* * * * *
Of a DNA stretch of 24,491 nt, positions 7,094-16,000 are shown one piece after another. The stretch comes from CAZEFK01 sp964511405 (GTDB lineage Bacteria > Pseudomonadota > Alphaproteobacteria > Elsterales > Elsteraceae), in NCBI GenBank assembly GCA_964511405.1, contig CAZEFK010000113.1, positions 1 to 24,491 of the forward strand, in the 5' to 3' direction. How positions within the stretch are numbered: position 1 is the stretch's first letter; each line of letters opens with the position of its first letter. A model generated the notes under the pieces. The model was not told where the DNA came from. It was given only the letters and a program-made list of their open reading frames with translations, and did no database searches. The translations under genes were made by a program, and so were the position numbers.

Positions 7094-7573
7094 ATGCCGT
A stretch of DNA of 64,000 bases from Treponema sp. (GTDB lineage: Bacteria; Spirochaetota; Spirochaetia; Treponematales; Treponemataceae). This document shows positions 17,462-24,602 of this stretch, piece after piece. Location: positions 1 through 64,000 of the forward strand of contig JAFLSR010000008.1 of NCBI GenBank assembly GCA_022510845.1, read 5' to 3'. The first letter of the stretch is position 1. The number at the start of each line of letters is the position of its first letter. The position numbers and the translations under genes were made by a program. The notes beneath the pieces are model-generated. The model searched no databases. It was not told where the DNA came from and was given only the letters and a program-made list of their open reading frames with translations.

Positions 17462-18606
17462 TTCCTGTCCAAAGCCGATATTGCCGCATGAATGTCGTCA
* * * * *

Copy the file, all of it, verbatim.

Of a DNA stretch of 24,491 nt, positions 7,094-16,000 are shown one piece after another. The stretch comes from CAZEFK01 sp964511405 (GTDB lineage Bacteria > Pseudomonadota > Alphaproteobacteria > Elsterales > Elsteraceae), in NCBI GenBank assembly GCA_964511405.1, contig CAZEFK010000113.1, positions 1 to 24,491 of the forward strand, in the 5' to 3' direction. How positions within the stretch are numbered: position 1 is the stretch's first letter; each line of letters opens with the position of its first letter. A model generated the notes under the pieces. The model was not told where the DNA came from. It was given only the letters and a program-made list of their open reading frames with translations, and did no database searches. The translations under genes were made by a program, and so were the position numbers.

Positions 7094-7573
7094 ATGCCGT
A stretch of DNA of 64,000 bases from Treponema sp. (GTDB lineage: Bacteria; Spirochaetota; Spirochaetia; Treponematales; Treponemataceae). This document shows positions 17,462-24,602 of this stretch, piece after piece. Location: positions 1 through 64,000 of the forward strand of contig JAFLSR010000008.1 of NCBI GenBank assembly GCA_022510845.1, read 5' to 3'. The first letter of the stretch is position 1. The number at the start of each line of letters is the position of its first letter. The position numbers and the translations under genes were made by a program. The notes beneath the pieces are model-generated. The model searched no databases. It was not told where the DNA came from and was given only the letters and a program-made list of their open reading frames with translations.

Positions 17462-18606
17462 TTCCTGTCCAAAGCCGATATTGCCGCATGAATGTCGTCA